Pantsuit Envy

This one is sure to get me in trouble with some, but here goes. It happens that whenever I read, wherever I get my news, there are gobs of articles about women seeking equality or protesting their tribe as oppressed and suppressed in society. For me it is actually sad that this taxonomic category has taken root. For all the historians, God has categorically made man and women different for many reasons. Equal pay for equal work is not exclusivily a feminist category. “Reproductive rights” is not solely a womens issue, ordinarily it would be called a moral issue. Women’s sufferage is over. As far as I know the right of women to vote in elections changed a hundred years ago. So, to me, at the heart of this radical, white pant suit, backlash is envy and more kin to the exploits of Cruella than Cinderella.

If we look at people, male and female, as individuals created for the glory of God we will see that each of us is given talents, abilities, and traits not only specific to gender but more likely specific to the purposes of God. As a man I do not expect to get paid more than a harder worker. I don’t expect jobs better suited to others to be granted me because I’m a man. I expect that I’ll get chosen because I’m better liked, better qualified, that I have a more famous reputation, or that I will be a better “fit” to the goals and culture of the organization. Sure, opportunities should not be given based on race or gender alone (sexuality is a whole different matter). For instance, let us take “social equality.” It’s a term often associated with feminism. Feminists believe in “social equality for women.” Sounds good right! But what is “social equality?” What does it mean for a woman to be socially equal to a man? You see the problem is definitional. If it means a woman should have the right to make the same amount of money for the same work generally, well that’s true. But if she thinks her talents are equal to a man’s just because she is a woman, well that’s subjective. It will always be subjective and she is envying a position she has no right to own solely based on her gender.

I remember playing college football at a major university in the 1970’s, about the time when feminism was taking root, and one day the coaches came in and said, “men, that’s what they called us, not the boy’s that we were, “today there will be women reporters in the locker room, you better mind your manners, get dressed quickly and for God’s sake if you’re coming from the treatment rooms wear a towel.” The whole thing did not seem fair! It was our locker room, a man’s sanctuary. Of couse it was unfair that male reporters had access to the players when the women did not. But the solution was not to give women access, it would have been better, in my opinion, to give both genders access after we showered and after we were dressed. But in this case feminism won the day. From that forward the agenda seems to have gotten more radical.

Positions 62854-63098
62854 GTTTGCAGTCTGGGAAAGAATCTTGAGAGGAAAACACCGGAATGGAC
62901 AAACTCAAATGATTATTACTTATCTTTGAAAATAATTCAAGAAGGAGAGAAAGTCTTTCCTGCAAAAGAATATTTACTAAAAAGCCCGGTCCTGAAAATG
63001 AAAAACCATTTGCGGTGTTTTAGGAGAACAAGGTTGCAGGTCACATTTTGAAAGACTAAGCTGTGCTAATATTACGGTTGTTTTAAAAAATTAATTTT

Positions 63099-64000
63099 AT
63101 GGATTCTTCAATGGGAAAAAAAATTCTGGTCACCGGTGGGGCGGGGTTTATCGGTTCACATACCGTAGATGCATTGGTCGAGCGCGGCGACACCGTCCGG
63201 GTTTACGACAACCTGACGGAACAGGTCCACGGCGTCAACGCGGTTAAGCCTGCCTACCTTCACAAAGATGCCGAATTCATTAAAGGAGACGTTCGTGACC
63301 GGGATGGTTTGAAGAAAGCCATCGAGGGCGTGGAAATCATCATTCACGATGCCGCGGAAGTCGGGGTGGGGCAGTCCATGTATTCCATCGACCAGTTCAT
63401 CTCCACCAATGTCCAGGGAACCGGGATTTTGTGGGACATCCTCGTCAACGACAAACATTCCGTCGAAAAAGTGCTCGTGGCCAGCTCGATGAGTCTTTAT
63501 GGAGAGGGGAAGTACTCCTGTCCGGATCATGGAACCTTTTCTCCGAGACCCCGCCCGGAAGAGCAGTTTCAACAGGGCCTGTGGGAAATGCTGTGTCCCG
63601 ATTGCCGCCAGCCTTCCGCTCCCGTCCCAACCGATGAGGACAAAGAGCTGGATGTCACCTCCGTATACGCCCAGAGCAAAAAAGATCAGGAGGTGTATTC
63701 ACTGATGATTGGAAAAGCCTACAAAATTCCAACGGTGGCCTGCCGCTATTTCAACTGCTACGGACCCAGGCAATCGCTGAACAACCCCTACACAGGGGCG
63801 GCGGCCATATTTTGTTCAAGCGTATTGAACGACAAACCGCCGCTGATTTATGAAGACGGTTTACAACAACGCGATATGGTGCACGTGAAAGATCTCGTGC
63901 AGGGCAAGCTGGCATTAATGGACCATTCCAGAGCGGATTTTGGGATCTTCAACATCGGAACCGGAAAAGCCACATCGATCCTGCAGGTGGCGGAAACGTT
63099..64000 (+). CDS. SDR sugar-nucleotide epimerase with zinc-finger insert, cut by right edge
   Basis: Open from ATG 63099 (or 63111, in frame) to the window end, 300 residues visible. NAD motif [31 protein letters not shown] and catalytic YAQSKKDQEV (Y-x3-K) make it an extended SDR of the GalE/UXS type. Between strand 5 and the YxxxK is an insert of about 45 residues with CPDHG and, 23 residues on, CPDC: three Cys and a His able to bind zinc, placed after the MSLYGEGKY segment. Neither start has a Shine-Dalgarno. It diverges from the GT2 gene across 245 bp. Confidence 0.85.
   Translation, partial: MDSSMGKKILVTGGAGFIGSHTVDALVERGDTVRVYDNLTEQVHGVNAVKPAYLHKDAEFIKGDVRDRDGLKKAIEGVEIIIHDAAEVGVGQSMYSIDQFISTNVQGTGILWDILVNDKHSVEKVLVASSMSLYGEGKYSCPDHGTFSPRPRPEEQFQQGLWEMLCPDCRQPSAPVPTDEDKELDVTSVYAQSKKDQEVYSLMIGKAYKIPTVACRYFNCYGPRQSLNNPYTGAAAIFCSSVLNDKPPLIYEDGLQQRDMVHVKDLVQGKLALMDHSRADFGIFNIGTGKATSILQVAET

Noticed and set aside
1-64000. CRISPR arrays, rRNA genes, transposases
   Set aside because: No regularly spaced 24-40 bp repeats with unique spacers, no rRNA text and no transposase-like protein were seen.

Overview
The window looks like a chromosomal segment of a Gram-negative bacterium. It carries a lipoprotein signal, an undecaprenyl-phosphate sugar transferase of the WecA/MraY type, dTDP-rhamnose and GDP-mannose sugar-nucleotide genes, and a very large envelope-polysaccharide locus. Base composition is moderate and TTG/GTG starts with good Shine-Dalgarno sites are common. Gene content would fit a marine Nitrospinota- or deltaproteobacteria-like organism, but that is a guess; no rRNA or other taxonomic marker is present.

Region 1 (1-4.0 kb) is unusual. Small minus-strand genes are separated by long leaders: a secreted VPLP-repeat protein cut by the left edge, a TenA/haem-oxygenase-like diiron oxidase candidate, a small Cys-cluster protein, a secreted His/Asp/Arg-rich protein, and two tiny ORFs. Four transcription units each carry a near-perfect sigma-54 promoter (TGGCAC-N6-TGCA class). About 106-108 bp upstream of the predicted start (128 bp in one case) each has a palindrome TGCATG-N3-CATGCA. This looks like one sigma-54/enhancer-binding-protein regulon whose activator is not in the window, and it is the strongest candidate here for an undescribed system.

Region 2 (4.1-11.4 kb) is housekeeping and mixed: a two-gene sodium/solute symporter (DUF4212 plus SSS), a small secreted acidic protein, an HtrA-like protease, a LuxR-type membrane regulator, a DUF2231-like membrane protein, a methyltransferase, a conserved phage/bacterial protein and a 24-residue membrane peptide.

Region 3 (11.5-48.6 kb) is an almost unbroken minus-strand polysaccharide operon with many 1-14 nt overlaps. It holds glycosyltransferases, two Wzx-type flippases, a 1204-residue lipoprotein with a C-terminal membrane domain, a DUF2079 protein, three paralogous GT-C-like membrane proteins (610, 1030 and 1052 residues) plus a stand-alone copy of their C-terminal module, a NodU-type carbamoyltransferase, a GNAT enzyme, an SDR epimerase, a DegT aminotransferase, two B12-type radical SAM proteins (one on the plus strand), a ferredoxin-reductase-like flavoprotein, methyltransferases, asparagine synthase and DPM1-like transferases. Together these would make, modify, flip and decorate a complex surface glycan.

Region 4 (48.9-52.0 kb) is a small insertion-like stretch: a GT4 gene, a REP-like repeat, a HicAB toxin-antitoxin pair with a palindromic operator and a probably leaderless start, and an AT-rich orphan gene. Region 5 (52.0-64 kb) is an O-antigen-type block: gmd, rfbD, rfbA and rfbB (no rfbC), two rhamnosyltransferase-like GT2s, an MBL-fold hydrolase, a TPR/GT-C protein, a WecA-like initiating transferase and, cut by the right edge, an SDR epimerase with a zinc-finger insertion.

Today the whole solidarity issue would be wonderfuly accepted if women were celebrating their feminity and giving glory to their creator. I say give them their own locker rooms, their own identity. But when the solidarity becomes a political issue for dividing and conquering the man cave, that’s going a bit far.

As for all the articles, lighten up ladies. If you can run as fast, jump as high, and take the hits like a man you can be on my team. If you can sell as much, think as fast, and make decisions suitable to those in charge you’re hired. But if you think showing off white trousers in solidarity at the State of the Union is making the case for equal access to a man’s world it’s not. If at the State of the Union, the congresswomen, again, wear white pant suits it will certainly distinguish them from the congressmen, it will symbolize and expose their holy garments as hypocritical. They will display the personal, expensive, privilege of their own careers, while maliciously bemoaning the idea that others, unlike themselves, are incabable doing quite well under patriarchy; they will covet the qualites of men (and votes), while denying the liberty of being wonderfully made a woman.

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